Shape Up



There are some trainers/gurus/coaches/science geeks who say that you cannot do a damn thing about the shape of your muscles, as it’s 100 percent genetically determined. Others believe that by “targeting” certain areas of a muscle, you can, in fact, change its shape. Well, I fall somewhere between those two far-apart thought processes.

 

While I do not believe we can change the actual genetic “map” we have been provided for each of our bodyparts, I do believe that we can use specific exercises, angles and grips to bring out the full potential of each muscle. In other words, when trainees lack upper-chest development, I don’t necessarily assume that it’s due to genetics but, rather, that their upper pectorals aren’t receiving the right stimulation to reach their maximum potential. While some insist that an incline press targets the entire chest, not just the upper chest, I disagree. Yes, it is true that you cannot completely isolate one area of a muscle from another no matter what exercise you use; however, you can affect certain groups of motor units more than others in a single muscle by using specific grips and/or planes of motion, as EMG studies have proven. That can lead to accelerated growth in a particular “head” or section of a complex muscle.

 

The take-home message here is, before you take the easy way out and blame faulty genetics for your disproportionate physique or lousy muscle shapes, make sure you are doing everything possible in the gym to address the problem.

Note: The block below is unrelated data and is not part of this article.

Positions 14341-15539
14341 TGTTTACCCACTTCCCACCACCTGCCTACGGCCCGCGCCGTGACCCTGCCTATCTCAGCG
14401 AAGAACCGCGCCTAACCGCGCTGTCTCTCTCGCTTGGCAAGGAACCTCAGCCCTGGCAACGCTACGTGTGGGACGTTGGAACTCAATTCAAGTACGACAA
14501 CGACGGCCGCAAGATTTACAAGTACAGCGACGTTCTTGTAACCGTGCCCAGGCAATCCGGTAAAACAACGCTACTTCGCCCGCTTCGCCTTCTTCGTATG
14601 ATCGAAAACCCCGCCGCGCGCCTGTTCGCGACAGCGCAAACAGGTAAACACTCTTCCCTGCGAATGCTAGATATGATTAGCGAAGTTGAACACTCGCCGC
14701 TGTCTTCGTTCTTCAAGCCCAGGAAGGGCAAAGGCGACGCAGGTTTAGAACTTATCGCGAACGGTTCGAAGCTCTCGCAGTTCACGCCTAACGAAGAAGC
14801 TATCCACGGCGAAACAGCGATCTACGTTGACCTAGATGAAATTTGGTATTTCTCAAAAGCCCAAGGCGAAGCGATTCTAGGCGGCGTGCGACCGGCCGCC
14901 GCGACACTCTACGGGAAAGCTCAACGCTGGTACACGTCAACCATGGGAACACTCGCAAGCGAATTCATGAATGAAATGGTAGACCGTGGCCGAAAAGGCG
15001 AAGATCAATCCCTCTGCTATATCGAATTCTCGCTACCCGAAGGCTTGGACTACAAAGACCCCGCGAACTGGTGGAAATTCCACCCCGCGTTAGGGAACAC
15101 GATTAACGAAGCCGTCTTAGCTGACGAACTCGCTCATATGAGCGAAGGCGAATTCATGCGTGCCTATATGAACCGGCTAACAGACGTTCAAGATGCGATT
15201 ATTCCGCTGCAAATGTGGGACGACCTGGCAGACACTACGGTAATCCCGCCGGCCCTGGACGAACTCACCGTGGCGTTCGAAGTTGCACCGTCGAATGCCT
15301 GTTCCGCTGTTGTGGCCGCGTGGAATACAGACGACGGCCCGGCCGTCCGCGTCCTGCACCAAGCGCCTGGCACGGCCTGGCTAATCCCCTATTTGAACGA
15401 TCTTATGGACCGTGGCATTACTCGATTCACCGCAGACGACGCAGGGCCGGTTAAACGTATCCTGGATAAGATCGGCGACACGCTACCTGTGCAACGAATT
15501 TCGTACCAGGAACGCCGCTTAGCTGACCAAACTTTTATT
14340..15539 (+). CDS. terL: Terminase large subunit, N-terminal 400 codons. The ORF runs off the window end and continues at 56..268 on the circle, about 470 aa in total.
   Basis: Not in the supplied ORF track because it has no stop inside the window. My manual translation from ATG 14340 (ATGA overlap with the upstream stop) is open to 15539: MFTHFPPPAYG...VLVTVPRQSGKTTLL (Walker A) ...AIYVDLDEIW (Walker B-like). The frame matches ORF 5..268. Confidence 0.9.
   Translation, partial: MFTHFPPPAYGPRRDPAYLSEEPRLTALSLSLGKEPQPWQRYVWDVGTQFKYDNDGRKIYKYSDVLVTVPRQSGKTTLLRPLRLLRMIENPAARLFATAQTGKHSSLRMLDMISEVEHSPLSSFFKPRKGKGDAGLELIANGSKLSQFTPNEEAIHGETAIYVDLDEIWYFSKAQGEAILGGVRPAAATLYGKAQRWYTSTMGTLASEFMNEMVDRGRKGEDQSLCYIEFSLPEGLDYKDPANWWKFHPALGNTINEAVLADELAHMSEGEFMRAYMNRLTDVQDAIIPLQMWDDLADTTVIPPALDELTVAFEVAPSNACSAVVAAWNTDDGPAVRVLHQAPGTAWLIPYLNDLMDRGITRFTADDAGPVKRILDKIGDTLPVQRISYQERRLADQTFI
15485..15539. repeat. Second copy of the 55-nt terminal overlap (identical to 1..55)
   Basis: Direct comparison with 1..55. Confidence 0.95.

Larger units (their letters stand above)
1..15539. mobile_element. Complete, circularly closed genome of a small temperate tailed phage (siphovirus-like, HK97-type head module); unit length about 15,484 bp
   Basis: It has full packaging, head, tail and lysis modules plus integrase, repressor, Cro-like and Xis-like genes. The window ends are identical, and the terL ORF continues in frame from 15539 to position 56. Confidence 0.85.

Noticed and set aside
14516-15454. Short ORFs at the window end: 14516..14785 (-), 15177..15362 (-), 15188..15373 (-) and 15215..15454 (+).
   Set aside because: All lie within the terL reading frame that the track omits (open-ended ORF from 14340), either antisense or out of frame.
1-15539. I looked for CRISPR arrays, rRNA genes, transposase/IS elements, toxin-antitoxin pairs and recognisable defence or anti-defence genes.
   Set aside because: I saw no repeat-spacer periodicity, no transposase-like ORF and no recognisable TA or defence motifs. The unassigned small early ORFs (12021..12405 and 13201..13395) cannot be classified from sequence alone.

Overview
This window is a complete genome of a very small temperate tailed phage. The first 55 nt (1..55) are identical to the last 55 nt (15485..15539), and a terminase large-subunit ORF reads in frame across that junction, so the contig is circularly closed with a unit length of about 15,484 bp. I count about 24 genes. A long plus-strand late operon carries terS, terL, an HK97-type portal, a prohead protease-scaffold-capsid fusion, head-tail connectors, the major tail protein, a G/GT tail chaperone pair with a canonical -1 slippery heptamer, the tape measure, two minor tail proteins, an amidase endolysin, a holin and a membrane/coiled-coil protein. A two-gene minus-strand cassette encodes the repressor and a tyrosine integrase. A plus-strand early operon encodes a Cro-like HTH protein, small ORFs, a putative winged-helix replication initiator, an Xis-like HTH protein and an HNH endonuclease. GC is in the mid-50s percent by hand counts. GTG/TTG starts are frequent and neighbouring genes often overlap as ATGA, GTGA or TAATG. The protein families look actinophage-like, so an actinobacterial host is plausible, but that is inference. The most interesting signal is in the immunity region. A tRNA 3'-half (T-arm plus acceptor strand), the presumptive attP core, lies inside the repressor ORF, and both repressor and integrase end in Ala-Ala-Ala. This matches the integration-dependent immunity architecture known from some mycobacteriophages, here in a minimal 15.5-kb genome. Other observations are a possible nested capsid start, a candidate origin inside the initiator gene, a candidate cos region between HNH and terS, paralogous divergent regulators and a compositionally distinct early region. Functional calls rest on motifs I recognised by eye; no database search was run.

Upper chest: incline presses, incline flyes, DB pullovers, low-cable crossovers, bench presses to neck, reverse-grip bench presses

 

Biceps peak: hammer curls, reverse curls, lying and seated overhead cable curls, 90 degree preacher (spider) curls, concentration curls

 

Vastus medialis (the “teardrop”): leg extensions with feet angled outward

 

Rectus femoris (“thigh rods”): sissy squats, lean-back leg extensions

 

Long head of the triceps (“triceps hang”): seated and incline overhead extensions, bent overhead cable extensions, one-arm overhead dumbbell extensions, Smith-machine elbows-flared bench presses

 

Lateral deltoids: dumbbell, cable and machine laterals; just-wider-than-shoulder-width-grip barbell upright rows; partial wide-grip behind-the-neck presses.

Be man enough for a wrestle.

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